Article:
There had been a fear that the completion of the English Coastal Path was going to be delayed by up to a decade, but yesterday’s announcement revealed that it will now be completed just one year past the original deadline.

The English coast path will:

  • Boost economic growth by generating millions of pounds for a fraction of investment – the cost of £1 per metre of coast path vs £18,000 per metre of motorway.
  • Breathe new life into coastal communities, some of which are the most deprived in the country
  • Connect people with their local environment, helping people to experience the natural world around them
  • Improve health and wellbeing, offering people new opportunities to unwind and get active
  • Strengthening our identity as an island nation by reconnecting people with their coastal heritage

Grahame Morris said:

“I am delighted at yesterday’s announcement, especially after the concerns that the completion of the English Coastal Path would be delayed by up to a decade. The path will breathe new life into our coastal towns and villages.”

Mr Morris added “I expect tourism in East Durham to be boosted and our local economy to benefit. We are fortunate to have a splendid coast and the completion of the path will allow people to fully enjoy Easington’s natural beauty”


Grahame Morris MP calls for action on pancreatic cancer in Parliamentary debate

HoCGrahame Morris, Member of Parliament for Easington, County Durham this week spoke in a Parliamentary debate about pancreatic cancer awareness, diagnosis and research. The debate had been called after an e-petition organised by Mrs. Maggie Watts – whose husband died from pancreatic cancer in 2009 – reached the necessary 100,000 signatures to trigger a debate in Parliament.

Maggie and more than 50 pancreatic campaigners attended Parliament to listen to the debate and to meet with MPs and others to raise awareness. The debate was also attended by Julie Hesmondhalgh, whose Coronation Street character Hayley Cropper died after battling pancreatic cancer.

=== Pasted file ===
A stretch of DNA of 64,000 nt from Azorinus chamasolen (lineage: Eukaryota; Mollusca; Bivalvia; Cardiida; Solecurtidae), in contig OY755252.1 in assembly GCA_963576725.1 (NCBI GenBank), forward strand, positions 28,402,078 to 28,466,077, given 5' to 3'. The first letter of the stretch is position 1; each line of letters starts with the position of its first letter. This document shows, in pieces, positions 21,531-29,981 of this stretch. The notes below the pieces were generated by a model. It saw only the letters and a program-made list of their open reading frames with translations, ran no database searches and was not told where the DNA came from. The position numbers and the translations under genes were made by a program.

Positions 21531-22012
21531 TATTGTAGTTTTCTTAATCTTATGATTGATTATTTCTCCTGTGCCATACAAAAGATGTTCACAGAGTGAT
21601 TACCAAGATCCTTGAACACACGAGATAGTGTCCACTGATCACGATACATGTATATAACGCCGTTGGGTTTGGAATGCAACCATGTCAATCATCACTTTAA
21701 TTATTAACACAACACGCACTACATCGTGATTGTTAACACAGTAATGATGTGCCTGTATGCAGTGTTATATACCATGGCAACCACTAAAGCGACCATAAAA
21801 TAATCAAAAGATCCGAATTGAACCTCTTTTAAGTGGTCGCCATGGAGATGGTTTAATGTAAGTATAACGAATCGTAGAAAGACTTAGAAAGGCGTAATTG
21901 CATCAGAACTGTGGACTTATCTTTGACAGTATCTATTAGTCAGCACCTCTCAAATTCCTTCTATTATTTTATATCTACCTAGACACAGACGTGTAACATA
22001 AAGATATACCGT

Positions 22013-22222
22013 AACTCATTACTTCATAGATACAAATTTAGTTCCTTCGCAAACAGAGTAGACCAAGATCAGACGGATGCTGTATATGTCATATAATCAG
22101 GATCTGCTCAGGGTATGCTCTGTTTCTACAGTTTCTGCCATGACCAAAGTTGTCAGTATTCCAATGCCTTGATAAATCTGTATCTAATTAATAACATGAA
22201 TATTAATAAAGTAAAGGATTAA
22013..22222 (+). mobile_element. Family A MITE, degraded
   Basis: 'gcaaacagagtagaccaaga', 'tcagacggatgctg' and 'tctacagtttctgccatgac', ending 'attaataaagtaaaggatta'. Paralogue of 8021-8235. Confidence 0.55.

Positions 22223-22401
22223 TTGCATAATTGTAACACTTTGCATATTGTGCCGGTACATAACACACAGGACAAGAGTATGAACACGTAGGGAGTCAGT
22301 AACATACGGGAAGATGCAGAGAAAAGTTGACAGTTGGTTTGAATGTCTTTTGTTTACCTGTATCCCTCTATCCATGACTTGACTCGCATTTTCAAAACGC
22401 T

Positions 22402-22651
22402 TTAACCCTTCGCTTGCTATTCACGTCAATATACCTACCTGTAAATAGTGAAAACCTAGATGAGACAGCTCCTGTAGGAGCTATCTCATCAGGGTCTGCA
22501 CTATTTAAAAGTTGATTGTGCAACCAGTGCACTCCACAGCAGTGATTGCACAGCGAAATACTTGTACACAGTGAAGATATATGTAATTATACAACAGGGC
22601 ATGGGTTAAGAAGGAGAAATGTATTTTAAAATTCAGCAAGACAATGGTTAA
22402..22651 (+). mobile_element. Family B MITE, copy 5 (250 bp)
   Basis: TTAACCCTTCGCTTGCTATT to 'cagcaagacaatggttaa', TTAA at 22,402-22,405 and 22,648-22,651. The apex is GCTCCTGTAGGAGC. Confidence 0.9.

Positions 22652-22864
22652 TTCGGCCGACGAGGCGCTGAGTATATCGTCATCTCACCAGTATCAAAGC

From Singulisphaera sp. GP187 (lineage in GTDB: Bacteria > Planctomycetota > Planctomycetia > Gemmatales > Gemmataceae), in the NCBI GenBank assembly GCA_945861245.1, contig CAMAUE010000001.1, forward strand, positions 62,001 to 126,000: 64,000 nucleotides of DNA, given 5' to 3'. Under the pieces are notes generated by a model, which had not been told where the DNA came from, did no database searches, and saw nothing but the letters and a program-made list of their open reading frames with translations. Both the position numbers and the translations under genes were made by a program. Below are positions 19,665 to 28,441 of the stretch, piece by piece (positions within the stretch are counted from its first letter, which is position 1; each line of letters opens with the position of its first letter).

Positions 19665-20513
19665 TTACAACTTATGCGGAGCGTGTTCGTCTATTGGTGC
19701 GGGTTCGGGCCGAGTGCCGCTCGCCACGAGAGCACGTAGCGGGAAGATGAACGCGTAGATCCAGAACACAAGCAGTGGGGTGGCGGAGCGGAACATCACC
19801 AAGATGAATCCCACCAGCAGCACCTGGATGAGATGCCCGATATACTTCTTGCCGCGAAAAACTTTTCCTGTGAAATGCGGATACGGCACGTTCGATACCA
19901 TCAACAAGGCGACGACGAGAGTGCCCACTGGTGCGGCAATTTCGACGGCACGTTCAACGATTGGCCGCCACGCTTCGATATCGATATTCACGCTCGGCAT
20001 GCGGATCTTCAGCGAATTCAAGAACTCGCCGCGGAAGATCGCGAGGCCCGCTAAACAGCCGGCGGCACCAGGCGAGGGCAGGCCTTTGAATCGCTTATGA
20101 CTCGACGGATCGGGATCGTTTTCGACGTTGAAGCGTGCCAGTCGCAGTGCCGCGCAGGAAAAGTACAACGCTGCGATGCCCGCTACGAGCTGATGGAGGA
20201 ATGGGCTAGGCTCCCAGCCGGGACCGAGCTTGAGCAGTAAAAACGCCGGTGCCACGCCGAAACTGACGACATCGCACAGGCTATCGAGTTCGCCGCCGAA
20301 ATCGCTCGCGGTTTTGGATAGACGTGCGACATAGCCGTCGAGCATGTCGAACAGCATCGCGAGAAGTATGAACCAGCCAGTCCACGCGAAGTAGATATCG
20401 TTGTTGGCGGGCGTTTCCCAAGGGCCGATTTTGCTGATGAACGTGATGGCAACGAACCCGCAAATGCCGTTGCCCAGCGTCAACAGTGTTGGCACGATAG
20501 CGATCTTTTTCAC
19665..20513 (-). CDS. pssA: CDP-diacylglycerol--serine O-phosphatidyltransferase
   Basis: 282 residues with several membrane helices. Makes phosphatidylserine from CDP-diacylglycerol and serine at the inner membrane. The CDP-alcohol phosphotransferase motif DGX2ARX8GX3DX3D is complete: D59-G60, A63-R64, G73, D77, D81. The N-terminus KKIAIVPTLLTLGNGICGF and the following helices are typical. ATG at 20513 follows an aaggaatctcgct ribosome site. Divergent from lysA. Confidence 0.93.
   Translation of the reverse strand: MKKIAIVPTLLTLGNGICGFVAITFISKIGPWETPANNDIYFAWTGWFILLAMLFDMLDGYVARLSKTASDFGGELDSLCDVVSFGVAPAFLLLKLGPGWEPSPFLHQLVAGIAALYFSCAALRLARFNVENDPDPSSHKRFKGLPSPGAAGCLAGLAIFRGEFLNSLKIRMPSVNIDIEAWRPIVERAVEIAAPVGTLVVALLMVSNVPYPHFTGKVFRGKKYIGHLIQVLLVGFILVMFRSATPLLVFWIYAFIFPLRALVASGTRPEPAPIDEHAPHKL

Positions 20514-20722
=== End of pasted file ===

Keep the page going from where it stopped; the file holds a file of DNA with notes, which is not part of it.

Pancreatic cancer is the fifth biggest cancer killer in the UK. Every day, 24 people are diagnosed with the disease and they currently face a chance of survival of less than 4%, the lowest survival rate of all 21 common cancers. Chronic late diagnosis results in many patients being diagnosed at a point when the cancer has spread to other parts of their body and when curative surgery is no longer an option. Despite being responsible for 5.2% of cancer deaths in the UK, only £5.2 million, representing just 1% of the National Cancer Research Institute’s partner organisations’ 2013 site-specific budgets, was spent on pancreatic cancer research.

Speaking after the debate, Grahame said:

“I was pleased to be able to take part in the pancreatic cancer debate. Pancreatic cancer is a disease that kills far too many people and for which very few treatment options are available. More needs to be done to improve survival outcomes.

“I am particularly keen that new, advanced radiotherapy treatments are properly trialled and, where proved successful, brought into regular NHS use as quickly as possible. This could be a particular benefit for pancreatic cancer patients, for whom current treatments are particularly limited. I was pleased that the Minister, in her response, announced that a £6 million trial of stereotactic ablative body radiotherapy (SABR) will now also be assessed for pancreatic cancer patients, and look forward to seeing the outcome of the trial in future.”

Alex Ford, CEO of Pancreatic Cancer UK commented:

“Sadly, mortality rates for pancreatic cancer continue to rise at the same time as the number of deaths from other types of cancer are falling. We need to see more work done to boost awareness of the disease, improve early diagnosis and treatment, and increase the amount of research into pancreatic cancer. The debate in Parliament was detailed, knowledgeable and will definitely help further the pancreatic cancer cause. We are grateful to Grahame and all the other MPs who took part.”